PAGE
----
India and Taiwan are marching ahead to ink the much-awaited Free Trade Agreement (FTA). It will have prime focus on having a semi-conductor manufacturing hub in India by a Taiwanese company. If this gets through, it will be a win-win situation for both the parties as India aspires to become a global semi-conductor manufacturing hub and Taiwan wants to move away its business from China.
According to various reports India and Taiwan signed a landmark Bilateral Investment Agreement in 2018 to promote investment flow between the two sides. The Agreement seeks to ensure protection for Taiwanese investments in line with international standards, as well as the safety and rights of Taiwanese investors in India. India’s latest ‘Act East Policy’ and Taiwan’s ‘Southbound Policy’ too buttress the economic cooperation between the two.
The most immediate rationale in expanding the mutual cooperation lies in the setting that like many other Asian and South Asian countries including those of South Korea and Japan, Taiwan too seeks to pull out its investments out of the Chinese soil and reduce its dependence on the country.
This very well coincides with India’s quest to become a digital hub. India is making all possible efforts to become technologically resilient.
China stands as the biggest export destination and the largest importing source of Taiwan. Taiwan faces lack of labour as an issue, especially skilled labour. This led the nation to set up manufacturing facilities on Chinese soil, which majorly contributed to Taiwanese import value from China. Of late, the island nation of Taiwan has been facing mounting political and military pressure from China. The latter has increased air incursions and been creating tension in the Taiwan Strait. This is one of the reasons that has prompted Taiwan to expand and collaborate with other countries and its move of having set up a semiconductor hub in the US forms a part of this decision. Taiwan is also eyeing the possibility of establishing a representative office in Mumbai given the huge potential for investments and manufacturing in the states of Maharashtra and Gujarat.
The FTA talks between the two nations are strongly pivoted around the proposal to build a semiconductor manufacturing facility in India.
According to a paper by Observer Research Foundation, The Indian government has reportedly proposed several sites for the hub and negotiations are on to rope in one of Taiwan’s leading semiconductor manufacturers. Names of companies like Taiwan Semiconductor Manufacturing Company (TSMC) and United Microelectronics Corporation (UMC) have come up in media reports as possible candidates for implementing this mega project.
If implemented, India will be the second hub of Taiwanese semiconductor manufacturers after the USA. However, the choice of location may be a difficult one as semiconductor production entails necessities like a pollution-free environment, an uninterrupted power supply, and the constant availability of a large amount of water.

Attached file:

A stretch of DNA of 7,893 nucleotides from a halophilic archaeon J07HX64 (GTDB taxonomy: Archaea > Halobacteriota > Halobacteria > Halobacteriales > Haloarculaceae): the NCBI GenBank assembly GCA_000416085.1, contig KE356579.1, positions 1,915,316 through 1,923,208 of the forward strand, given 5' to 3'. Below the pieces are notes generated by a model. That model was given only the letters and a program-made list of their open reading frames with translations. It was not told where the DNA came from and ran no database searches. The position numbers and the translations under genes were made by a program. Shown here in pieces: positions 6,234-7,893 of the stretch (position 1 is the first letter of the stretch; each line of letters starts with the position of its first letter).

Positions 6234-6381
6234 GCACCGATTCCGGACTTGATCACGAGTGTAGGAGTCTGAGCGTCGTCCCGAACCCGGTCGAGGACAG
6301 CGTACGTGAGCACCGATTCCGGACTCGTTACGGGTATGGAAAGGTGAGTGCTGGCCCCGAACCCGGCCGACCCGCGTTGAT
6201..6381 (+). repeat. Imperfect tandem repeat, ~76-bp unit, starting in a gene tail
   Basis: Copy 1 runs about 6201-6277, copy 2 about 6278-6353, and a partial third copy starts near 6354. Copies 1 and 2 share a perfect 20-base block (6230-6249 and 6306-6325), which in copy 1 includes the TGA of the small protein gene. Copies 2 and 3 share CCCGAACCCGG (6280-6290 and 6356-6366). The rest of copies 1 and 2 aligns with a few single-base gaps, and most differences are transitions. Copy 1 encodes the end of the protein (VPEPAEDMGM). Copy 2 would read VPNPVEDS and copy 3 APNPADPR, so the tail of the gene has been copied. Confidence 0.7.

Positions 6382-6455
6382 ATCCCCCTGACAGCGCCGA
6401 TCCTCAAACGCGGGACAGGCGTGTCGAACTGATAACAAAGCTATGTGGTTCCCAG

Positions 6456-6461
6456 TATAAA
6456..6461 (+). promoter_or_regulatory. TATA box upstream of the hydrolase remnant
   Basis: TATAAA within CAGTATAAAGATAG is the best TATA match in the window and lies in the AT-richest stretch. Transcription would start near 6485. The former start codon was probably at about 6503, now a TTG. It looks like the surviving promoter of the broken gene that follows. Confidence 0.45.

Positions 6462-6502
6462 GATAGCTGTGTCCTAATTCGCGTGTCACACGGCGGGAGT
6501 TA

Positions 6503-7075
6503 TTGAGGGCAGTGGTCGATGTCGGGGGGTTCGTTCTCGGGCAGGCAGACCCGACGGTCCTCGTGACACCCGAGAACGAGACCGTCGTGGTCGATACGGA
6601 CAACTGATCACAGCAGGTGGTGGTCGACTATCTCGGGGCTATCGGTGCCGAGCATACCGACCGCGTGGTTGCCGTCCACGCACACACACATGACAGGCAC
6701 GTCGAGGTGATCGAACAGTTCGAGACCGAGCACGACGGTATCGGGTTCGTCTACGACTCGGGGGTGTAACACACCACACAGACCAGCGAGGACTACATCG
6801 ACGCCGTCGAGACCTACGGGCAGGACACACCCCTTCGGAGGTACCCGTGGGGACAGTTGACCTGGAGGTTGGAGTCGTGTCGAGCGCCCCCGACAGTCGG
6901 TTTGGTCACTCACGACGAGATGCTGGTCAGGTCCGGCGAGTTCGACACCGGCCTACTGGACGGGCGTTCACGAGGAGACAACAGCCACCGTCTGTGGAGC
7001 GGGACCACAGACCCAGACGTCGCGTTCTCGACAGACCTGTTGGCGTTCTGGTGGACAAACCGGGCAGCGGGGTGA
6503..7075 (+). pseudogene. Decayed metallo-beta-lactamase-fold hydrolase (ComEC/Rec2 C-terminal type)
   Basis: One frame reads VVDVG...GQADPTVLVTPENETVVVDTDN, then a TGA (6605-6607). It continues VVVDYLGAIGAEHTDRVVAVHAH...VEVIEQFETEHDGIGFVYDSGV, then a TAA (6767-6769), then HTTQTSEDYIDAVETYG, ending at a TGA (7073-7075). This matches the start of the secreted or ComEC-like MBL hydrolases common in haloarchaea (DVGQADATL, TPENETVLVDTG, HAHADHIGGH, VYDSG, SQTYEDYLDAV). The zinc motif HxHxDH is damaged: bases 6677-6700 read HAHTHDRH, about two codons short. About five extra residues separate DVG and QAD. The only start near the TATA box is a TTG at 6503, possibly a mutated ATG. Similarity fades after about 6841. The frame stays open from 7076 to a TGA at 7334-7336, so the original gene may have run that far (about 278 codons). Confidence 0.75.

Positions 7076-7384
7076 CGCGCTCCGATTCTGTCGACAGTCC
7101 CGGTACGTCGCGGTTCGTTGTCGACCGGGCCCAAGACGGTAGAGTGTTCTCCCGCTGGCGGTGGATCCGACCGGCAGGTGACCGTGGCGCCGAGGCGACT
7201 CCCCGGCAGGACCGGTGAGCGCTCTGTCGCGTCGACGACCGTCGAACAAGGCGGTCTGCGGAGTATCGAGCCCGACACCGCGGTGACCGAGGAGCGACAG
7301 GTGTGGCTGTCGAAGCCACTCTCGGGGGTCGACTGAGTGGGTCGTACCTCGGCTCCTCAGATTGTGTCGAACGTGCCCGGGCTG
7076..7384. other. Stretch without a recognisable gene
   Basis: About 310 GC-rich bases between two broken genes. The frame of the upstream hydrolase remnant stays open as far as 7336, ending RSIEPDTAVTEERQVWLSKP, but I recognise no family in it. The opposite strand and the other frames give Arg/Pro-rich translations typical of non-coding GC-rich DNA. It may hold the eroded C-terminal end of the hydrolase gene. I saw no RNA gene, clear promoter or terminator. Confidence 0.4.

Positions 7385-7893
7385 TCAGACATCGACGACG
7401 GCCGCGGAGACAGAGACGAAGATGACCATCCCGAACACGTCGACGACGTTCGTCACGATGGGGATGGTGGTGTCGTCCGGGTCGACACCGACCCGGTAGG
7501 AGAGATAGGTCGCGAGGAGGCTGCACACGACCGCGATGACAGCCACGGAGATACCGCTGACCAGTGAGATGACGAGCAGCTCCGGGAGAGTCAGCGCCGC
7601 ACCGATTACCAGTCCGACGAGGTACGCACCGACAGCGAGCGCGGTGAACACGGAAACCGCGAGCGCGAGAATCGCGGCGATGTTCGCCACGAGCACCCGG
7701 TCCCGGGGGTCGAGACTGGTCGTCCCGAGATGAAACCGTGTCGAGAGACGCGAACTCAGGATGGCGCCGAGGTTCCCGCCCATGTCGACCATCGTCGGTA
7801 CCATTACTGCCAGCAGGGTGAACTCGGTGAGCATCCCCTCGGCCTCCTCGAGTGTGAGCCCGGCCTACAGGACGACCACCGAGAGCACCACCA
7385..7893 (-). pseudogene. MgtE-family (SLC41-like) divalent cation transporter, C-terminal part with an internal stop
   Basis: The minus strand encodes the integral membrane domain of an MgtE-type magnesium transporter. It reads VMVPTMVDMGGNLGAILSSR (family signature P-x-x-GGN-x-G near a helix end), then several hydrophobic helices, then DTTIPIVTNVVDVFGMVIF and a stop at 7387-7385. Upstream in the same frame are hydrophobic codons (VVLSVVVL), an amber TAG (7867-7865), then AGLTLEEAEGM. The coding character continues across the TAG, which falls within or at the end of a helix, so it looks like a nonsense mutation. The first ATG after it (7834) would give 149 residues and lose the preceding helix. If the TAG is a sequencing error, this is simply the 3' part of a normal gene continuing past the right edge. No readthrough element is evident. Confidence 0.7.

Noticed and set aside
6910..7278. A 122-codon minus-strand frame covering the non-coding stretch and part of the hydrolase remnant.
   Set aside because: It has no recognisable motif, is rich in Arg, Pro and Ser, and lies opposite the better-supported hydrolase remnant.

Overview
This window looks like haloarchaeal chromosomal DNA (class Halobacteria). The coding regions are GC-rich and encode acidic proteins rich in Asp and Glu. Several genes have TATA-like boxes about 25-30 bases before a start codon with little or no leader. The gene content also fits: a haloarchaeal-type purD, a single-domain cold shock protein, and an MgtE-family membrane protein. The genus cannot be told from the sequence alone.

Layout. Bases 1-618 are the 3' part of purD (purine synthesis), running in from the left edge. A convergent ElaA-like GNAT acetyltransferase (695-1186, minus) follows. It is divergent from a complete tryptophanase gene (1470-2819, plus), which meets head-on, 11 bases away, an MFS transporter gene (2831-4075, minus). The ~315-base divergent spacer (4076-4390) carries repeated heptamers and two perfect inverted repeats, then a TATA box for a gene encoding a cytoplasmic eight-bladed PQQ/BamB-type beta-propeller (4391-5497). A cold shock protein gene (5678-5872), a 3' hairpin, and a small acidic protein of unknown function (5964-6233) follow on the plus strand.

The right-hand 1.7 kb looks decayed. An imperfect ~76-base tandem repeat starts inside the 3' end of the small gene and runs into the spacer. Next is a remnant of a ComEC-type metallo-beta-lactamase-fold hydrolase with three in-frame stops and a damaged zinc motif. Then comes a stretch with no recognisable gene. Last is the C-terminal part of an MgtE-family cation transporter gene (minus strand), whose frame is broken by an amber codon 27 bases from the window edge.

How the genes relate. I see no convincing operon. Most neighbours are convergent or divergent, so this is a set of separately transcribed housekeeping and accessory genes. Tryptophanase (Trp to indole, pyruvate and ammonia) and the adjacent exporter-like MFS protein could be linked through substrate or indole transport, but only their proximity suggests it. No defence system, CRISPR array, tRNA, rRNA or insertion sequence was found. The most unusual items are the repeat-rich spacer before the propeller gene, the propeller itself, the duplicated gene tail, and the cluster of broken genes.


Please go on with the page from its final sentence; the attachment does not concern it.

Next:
As the global shortage of semiconductor chips continues and demand by Indian auto manufacturers and tech companies rises, an Indian manufacturing hub created by a Taiwanese company seems to be a win-win proposition for both countries.
The ORF paper analysed that production of semiconductors is a complicated process where the manufacturer uses numerous components from hundreds of other firms. Setting up a hub in India implies that companies like TSMC and UMC have to convince these firms to set up their production facilities in India.
India’s appetite for semiconductors is also rapidly increasing — estimated to touch $100 billion by 2025 from the current level of $2 billion. The Indian government also announced an outlay of Rs 76,000 crore (around $10 billion), under its production linked incentive (PLI) scheme, separately for the development of a semiconductor and display manufacturing electronics ecosystem.
In the last few years, India has been actively promoting cooperation with Taiwan in trade, investment, tourism, culture, education, and people-to-people exchanges. Both the countries have also constituted teams for the expansion of fruitful collaboration in education and skill development.
Indian Space Research Organisation (ISRO) and the Indian Institute of Space Science and Technology (IISST) are already collaborating with Taiwan’s National Space Organisation on different projects. Another possible area of cooperation exists in green energy. India is an energy-deficient country but needs to make the transition from fossil-fuel-based energy to renewable green energy. On the other hand, Taiwan is one of the major Asian players in green energy and may turn into a game-changer for India in this transitory phase.